Background One in six of all notified tuberculosis (TB) cases in London are among homeless people, problem drug and alcohol users and prisoners (hard-to-reach). These groups are at high risk of delayed diagnosis, infectious and drug resistant TB and poor treatment outcomes. The Berlin Declaration (2007) stated that affected communities are essential partners in TB control. While initiatives involving hard-to-reach communities in HIV control have proven effective, evidence to support their contribution to TB control activities is lacking. We aimed to improve service access and uptake of TB screening among hard-to-reach groups by harnessing the authentic voice and experience of former TB patients from these affected communities.
Method Seven former TB patients with a history of homelessness and drug/alcohol dependence were recruited and trained as peer educators to work alongside TB clinics and a mobile x-ray screening service. Qualitative and quantitative methods were used to evaluate their impact on service access and screening uptake.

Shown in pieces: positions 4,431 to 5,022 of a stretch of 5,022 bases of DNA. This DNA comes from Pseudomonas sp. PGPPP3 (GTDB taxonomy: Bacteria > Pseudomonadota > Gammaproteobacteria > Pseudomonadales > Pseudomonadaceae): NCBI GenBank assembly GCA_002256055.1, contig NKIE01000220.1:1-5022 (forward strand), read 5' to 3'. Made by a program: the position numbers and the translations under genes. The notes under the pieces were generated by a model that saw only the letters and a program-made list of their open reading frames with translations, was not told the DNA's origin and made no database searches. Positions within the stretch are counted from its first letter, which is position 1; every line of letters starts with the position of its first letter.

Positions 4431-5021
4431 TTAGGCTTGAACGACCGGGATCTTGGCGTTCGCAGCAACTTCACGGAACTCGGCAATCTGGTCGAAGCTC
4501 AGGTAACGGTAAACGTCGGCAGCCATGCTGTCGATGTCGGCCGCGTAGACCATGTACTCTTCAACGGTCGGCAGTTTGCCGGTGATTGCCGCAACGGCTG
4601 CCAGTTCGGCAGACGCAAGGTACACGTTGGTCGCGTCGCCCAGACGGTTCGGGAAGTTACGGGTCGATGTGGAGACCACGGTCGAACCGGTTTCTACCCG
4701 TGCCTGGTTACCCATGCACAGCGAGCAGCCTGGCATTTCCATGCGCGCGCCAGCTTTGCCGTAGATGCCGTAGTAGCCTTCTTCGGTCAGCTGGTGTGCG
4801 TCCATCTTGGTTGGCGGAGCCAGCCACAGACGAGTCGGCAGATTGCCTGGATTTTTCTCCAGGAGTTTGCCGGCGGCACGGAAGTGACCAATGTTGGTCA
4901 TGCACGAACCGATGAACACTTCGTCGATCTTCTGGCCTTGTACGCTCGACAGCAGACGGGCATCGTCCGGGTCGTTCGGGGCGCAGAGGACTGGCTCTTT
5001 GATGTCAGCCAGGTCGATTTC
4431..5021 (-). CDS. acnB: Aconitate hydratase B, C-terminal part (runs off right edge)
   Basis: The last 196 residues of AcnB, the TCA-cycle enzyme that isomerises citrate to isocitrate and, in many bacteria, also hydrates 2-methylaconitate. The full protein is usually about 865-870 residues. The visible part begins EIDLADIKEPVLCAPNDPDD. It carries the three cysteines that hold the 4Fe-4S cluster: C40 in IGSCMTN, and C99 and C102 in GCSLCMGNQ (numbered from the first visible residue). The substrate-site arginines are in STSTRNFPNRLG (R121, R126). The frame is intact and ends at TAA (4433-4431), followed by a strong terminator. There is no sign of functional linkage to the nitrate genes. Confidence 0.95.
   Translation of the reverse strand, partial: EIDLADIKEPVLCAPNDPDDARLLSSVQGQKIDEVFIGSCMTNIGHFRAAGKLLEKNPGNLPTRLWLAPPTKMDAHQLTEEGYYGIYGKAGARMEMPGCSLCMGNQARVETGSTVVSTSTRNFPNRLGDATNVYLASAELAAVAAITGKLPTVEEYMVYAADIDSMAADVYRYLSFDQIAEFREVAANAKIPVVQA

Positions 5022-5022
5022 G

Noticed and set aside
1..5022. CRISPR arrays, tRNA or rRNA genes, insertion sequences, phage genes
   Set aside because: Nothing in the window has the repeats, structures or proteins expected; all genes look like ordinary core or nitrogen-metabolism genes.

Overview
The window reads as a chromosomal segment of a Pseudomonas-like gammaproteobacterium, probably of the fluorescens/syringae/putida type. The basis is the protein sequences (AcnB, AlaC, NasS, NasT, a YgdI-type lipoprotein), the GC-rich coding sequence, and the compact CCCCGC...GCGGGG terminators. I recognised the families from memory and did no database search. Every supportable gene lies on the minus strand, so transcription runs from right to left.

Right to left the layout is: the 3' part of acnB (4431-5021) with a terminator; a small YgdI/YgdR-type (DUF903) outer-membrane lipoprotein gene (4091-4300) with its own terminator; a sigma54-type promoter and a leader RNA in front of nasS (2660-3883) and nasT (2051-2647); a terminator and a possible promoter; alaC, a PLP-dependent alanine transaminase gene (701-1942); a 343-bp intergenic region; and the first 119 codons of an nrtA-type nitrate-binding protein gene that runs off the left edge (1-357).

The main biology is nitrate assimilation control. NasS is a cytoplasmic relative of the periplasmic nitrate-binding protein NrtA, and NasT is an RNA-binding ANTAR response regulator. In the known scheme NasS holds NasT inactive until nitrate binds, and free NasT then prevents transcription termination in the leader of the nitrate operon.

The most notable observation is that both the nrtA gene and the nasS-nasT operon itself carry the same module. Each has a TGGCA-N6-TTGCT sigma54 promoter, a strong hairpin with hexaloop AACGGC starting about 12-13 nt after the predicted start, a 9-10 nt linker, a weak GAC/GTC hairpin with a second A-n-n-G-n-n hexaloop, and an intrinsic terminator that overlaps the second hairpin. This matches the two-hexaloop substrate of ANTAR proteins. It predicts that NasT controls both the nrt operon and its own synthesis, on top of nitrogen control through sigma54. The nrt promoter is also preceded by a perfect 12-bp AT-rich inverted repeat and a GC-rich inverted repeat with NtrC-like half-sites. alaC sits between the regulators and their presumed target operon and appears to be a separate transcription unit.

Results Peers recruited 3200 hard-to-reach clients at 101 screening sessions resulting in 45 hospital referrals between May 2009 and February 2010. Following TB peer training of homeless shelter hostel workers, screening uptake increased from 44% to 75%. Subsequent structured interviews with service users highlighted the importance of peer educators in raising TB awareness and promoting service access.
Conclusion Our evaluation demonstrated that trained peer educators can improve service access and TB screening uptake in the short and medium term in hard-to-reach groups. The success of this approach argues for greater peer educator involvement in strategies to control metropolitan TB.
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Funding This project was supported by the Department of Health.
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